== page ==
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Unpopular Hockey budget still haunts Australia


The sun may have set on Joe Hockey’s political career but his deeply unpopular debut budget still appears to be wreaking havoc on public confidence.

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New figures measuring Australian perceptions of social justice and equity have deteriorated since the former Abbott government came to power in 2013.

According to the Scanlon Foundation’s Mapping Social Cohesion report on Thursday, indicators measuring trust in government and the gap between rich and poor took a big hit after the 2014/15 federal budget, which was perceived to unfairly target those on lower incomes.

When asked whether the gap between rich and poor was too large, 44 per cent of those surveyed in June/July 2015 strongly agreed – a jump of 10 per cent since 2013.

“The way they sold that budget turned out to be disastrous,” report author Professor Andrew Markus told AAP.

“You can see now the treasurer is gone and the prime minister is gone, but it’s quite unusual in this country for treasurers to go.”

Trust in the federal government remained at just 30 per cent, with the election of the Abbott government failing to produce the turnaround that was expected after the turmoil of the Rudd-Gillard-Rudd years.

But  Markus expected new Prime Minister Malcolm Turnbull to drive a rebound in trust, as recent polls suggest he is as popular as Kevin Rudd once was.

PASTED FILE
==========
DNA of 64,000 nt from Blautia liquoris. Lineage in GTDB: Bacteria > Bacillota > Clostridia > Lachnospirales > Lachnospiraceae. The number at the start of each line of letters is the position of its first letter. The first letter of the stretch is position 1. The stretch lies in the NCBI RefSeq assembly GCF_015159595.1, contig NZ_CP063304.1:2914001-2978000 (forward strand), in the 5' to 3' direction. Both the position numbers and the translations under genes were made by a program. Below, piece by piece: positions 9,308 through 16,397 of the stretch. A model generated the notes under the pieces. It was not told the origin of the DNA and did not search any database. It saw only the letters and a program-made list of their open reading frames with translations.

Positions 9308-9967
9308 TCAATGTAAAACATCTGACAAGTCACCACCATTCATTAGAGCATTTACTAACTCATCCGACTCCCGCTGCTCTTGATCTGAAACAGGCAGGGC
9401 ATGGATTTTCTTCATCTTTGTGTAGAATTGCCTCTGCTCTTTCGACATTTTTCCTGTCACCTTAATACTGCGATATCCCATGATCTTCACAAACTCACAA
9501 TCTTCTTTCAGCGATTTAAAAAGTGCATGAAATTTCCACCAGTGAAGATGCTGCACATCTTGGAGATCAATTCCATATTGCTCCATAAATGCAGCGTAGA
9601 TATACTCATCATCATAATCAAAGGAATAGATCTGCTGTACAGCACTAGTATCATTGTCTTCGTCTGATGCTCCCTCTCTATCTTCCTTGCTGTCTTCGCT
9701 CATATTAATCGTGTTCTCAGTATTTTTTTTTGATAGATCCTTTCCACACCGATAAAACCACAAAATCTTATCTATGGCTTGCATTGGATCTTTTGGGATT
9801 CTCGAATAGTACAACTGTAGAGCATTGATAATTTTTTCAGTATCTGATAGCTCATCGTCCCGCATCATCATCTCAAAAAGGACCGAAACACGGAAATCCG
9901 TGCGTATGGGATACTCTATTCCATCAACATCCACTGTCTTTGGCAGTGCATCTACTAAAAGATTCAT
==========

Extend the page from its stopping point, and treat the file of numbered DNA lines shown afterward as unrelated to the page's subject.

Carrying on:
The report shows the economy remains the number one concern among Australians.

But concerns over national security, defence and terrorism have spiked, ranked most significant by 10 per cent of Australians, compared with less than one per cent in 2013 and 2014.

The report shows strong national support for multiculturalism and immigration compared with the UK, US and Europe, showing that the perception of Australia as a racist country is “pretty stupid”, Markus said.

That’s because unlike other countries, Australians have confidence in their government’s ability to control the borders, signifying strong approval of current asylum seeker policy, he said.

Most Australians support immigration as long as migrants arrive legally and assimilate when they do, the report shows.

But the report shows that outside capital cities, there are less positive attitudes toward immigration, asylum seekers and Muslims.

Top concerns for Australians in 2015 

1. Economy, unemployment, poverty – 33 per cent

2. Social issues – 11 per cent

3. Defence, national security, terrorism – 10 per cent

4. Quality of government, politicians – 9 per cent

5. Environment – 7 per cent

6. Asylum seekers (negative comments and sympathy) – 5 per cent

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